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Three-Drug Cocktail Enhances Survival in HER-2 Positive Breast Cancer

3-Drug Cocktail Enhances Survivoal in HER-2 Breast CancerResearchers on Wednesday, Feb. 18, 2015 announced a good news story for patients with advanced HER-2 positive breast cancer. A “cocktail” of three breast cancer drugs has shown itself to be so effective, on average it’s buying patients an extra 16 months of life. These results are so unusual doctors have rushed to make it a standard therapy.

Although she was not involved in the trial, Dr. Jennifer Keating Litton of the University of Texas MD Anderson Cancer Center says, “I can’t think of something that improves survival by this much. Often, we debate over changing practice for something that extends survival by a few months, so 15.7 months that is so impressive. And really that’s exactly what I see in the clinic.” Litton also told NBC News this is even becoming a standard of care in early cancers.

The combination includes two drugs made to go together by California-based Genentech. They are monoclonal antibodies, which are lab-engineered antibodies that hone in on tumor cells. One is Herceptin, originally made to fight HER-2 breast tumors, which account for about 20 percent of breast cancer cases. The second is called Pertuzumab, brand name Perjeta, and it was designed to complement Herceptin. The third drug in the combination is the standard chemotherapy drug Docetaxel.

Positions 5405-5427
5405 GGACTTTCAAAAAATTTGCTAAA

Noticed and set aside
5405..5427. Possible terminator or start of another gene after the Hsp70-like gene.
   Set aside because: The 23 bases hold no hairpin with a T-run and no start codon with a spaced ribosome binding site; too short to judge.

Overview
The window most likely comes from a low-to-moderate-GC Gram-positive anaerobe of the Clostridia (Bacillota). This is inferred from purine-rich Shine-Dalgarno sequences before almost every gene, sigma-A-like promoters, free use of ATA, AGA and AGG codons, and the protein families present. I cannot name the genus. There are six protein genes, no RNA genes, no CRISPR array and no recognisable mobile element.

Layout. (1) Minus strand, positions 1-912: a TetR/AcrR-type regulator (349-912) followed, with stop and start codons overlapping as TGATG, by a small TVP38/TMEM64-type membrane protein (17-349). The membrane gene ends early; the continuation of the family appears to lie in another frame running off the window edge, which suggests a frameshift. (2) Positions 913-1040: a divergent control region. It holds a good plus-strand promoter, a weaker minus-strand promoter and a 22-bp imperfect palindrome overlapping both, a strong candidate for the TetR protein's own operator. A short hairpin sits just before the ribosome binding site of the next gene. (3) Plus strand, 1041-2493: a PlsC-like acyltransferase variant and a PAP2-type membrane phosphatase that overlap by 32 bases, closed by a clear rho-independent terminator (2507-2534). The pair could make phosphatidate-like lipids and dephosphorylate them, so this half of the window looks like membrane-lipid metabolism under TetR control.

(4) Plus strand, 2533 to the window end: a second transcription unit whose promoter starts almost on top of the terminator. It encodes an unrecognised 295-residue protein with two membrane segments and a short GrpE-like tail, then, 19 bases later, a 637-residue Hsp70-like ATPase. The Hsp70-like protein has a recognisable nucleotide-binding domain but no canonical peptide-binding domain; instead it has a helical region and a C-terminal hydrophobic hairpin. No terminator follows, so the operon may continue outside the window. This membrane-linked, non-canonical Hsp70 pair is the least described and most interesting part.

A study of about 800 patients with metastatic HER-2 positive breast cancer showed that the drug combination slowed the tumors and kept the women alive longer, on average 16 months longer, than Herceptin and Docetaxel alone. The women survived, on average, nearly five years, compared to the usual lifespan of two to three years.

“We’ve never seen results like this before in HER2-positive metastatic breast cancer,” said Dr. Sandra Swain of MedStar Washington Hospital Center, who led the trial. “This unprecedented data gives patients with an aggressive disease hope to  live a longer, better life.”

The combination is approved for women with advanced breast cancer, and Swain says a trial is now going on to see if it works for women with earlier-stage breast cancer, right after surgery to remove the tumor. “It is our hope it would actually cure patients in that setting,” Swain told NBC News.

For the moment, there are reasons for caution since the regimen costs nearly $10,000 a month and Perjeta adds to the side-effects. “You do have an increase of diarrhea and rash, and it’s expensive,” Swain said.

In an email statement, Susan Wilson a spokesperson for Genentech said, “We provide a number of services to help people having trouble accessing our medicines, including providing free medicine to people who do not have insurance, are under-insured, or are rendered uninsured due to payer denial. We also provide assistance with co-pays.”

These findings were reported at a European cancer conference last year and were published this week in the New England Journal of Medicine.